When I first travelled to Haiti Baby Doc would be ensconced in the white folly of a presidential palace for only a few more years before he was overthrown and fled into exile on the French Riviera. The palace now lies in ruins, as uninhabitable as the rest of the city around it, but then it still gleamed like a heavily guarded wedding cake amidst the squalor as I stood outside the gates staring in, trying to imagine the domestic life of the tyrant and his family, wondering how they managed to justify their actions to themselves and to one another. It was a curiosity which would later tempt me to accept invitations to the palaces of a variety of other rulers, wanting to see what made them different, wanting to understand how they had found themselves in such extreme situations, able to exert their will over whole populations.

I was invited to take tea with Mrs Mubarak at her husband’s palace in Cairo, just before the Arab Spring broke through and brought hope to a city darkened by storm clouds of popular resentment. Inside the palace Mrs Mubarak, who is half Welsh half Egyptian, was a gracious hostess. White coated waiters dispensed cakes, which she assured me were home made. The tranquillity inside the gilded salon was reminiscent of our own Queen’s garden tea parties – where they also provide excellent cakes – completely insulated from the boiling stew of hatred festering in the hot, overpopulated streets outside the heavily guarded walls.

It was that contrast, which I had experienced in similar palaces all over the world, that started me writing “Secrets of the Italian Gardener”. The initially peaceful revolutions that erupted at the beginning of 2011 seemed to promise something wonderful for the world, but it proved to be as brief a moment of optimism as the hippy “Summer of love” in 1969. Now Egypt is plunging back into the familiar cycle of violence and hatred and it is like nothing has changed, except that someone new is no doubt now taking tea in Mrs Mubarak’s elegant palace quarters.

When my agent at United Agents first read “Secrets of the Italian Gardener” he told me it was, “a contemporary re-casting of Ecclesiastes, a story about the vanity associated with the desire for power and possessions and ultimately about the cycle of birth, growth, death and re-birth".

As we see yet more rulers being dragged from power and more corpses piling up in the streets we remain riveted by the endless cycle of ambition and hubris.

Thursday 27 February 2014

Exactly How Much Does a Self-Published Book Earn?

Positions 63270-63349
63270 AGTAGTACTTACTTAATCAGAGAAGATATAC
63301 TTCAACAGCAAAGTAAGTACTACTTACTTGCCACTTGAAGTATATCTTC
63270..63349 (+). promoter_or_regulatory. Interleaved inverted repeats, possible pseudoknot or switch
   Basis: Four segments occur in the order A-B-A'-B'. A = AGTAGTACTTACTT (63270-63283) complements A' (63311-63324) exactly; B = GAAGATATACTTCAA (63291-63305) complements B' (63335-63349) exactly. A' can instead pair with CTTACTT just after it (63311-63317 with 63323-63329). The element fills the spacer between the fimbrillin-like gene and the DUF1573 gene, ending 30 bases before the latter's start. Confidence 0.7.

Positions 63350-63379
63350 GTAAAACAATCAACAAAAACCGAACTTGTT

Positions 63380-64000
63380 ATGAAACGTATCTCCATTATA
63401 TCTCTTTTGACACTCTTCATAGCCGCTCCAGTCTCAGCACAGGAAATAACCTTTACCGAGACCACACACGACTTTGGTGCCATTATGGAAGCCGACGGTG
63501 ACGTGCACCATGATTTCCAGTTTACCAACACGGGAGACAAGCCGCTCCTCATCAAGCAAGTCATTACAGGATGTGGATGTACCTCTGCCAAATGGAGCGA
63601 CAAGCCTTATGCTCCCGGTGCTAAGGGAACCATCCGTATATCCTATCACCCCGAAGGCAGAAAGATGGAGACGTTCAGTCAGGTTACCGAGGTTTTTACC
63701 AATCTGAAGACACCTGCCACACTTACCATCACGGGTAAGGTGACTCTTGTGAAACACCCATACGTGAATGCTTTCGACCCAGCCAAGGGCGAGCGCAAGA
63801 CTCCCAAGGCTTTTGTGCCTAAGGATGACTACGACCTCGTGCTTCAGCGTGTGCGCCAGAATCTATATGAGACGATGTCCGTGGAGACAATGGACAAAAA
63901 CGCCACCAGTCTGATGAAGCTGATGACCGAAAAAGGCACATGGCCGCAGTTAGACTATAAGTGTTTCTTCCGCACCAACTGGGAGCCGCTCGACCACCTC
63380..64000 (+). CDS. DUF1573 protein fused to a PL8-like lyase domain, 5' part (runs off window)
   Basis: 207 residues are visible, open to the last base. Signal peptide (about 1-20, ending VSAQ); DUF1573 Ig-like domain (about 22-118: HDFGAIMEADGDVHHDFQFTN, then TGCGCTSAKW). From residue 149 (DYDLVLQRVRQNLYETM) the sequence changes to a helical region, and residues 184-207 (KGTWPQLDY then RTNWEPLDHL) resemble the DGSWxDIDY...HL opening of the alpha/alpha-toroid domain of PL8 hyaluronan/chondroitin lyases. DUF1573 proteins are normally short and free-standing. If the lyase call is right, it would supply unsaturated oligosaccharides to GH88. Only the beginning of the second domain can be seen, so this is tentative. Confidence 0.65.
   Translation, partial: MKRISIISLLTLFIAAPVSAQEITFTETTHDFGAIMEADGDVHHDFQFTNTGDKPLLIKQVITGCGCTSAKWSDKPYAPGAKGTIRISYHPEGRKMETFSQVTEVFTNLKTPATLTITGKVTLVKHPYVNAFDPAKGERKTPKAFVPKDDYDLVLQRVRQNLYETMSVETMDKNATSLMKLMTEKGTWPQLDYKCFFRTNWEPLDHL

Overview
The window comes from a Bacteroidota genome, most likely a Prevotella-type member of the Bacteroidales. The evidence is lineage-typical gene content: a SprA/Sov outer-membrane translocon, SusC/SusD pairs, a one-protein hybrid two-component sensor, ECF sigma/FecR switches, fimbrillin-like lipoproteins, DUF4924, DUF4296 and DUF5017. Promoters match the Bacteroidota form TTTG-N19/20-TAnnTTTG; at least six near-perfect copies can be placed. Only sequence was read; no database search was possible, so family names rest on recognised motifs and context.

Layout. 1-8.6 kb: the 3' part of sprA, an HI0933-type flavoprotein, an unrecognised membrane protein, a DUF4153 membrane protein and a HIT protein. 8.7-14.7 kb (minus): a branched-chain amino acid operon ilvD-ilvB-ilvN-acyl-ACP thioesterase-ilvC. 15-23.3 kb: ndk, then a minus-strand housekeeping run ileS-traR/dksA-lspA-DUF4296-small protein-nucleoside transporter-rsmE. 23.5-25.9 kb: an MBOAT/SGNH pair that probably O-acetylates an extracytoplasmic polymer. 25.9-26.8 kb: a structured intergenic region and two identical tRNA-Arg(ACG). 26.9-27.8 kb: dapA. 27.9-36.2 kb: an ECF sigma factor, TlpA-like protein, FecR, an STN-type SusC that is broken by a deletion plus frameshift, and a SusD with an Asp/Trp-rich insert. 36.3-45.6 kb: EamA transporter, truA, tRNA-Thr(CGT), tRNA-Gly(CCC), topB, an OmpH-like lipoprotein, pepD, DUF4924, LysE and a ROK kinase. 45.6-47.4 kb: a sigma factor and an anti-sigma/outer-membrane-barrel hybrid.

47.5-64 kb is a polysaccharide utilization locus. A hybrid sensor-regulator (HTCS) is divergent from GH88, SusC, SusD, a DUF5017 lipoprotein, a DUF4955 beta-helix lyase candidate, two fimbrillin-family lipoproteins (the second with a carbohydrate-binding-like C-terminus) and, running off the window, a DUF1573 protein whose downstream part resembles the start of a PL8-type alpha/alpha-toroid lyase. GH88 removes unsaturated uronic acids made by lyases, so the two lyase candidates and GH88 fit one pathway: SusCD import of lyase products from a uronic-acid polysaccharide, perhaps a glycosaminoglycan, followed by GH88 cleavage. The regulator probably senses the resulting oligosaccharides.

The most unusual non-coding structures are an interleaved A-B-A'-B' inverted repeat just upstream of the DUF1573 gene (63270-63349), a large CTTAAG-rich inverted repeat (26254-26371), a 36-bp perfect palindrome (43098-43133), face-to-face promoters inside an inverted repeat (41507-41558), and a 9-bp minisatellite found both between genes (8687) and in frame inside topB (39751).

Why is everyone so secretive about how much they are truly earning from their books?

I believe it would be helpful for the many thousands of authors venturing into self-publishing if those who have gone before would be a little more open and transparent about how much they are actually earning for their efforts.

Authors are traditionally evasive about their earnings, either out of modesty or embarrassment, so it is almost impossible for a newcomer to get a true idea of what rewards are likely to lie in store.

So, in the hope of encouraging others towards greater transparency, here are some actual figures for my novella, “Secrets of the Italian Gardener”, which went up on Amazon about six months ago as part of their “White Glove Service”, in conjunction with United Agents, one of the biggest and most successful literary agencies in London.

After a month or so the money started to dribble in at about £50 a month, but much of that was from purchases which I had made of POD copies that I could hand out for promotional purposes.

The reviews started to build up, (on Amazon there are now eighteen with five stars, four with four stars, two with three stars and one with one star), on various blogs, writers’ websites and a variety of news sites. That meant that anyone coming across the book could feel pretty confident that they would not be wasting their money, but the problem still remained of how to alert people to book’s existence in the first place – (the all-encompassing problem of “discoverability” which dogs ninety nine per cent of books ever published).

Once they could see the reviews building, Amazon included the book in a promotion which instantly raised it from around 150,000 on Kindle’s charts to being in the top thousand and number one in their “political books” and "political thrillers" categories. Most of the sales were in the UK, but some also came from the US and Germany, (even though it has not yet been translated).

So, the actual money coming from Amazon in February has been just over £850, from which United Agents deduct their well-earned fifteen percent. Since the costs of the cover design and the initial purchase of copies was covered with the earnings from the previous few months, this is now clear profit.

If the book was a plant I would say it is now firmly bedded in and starting to spread its roots. Once the sun warms the ground it should be able to thrive and blossom with time and continued tender care.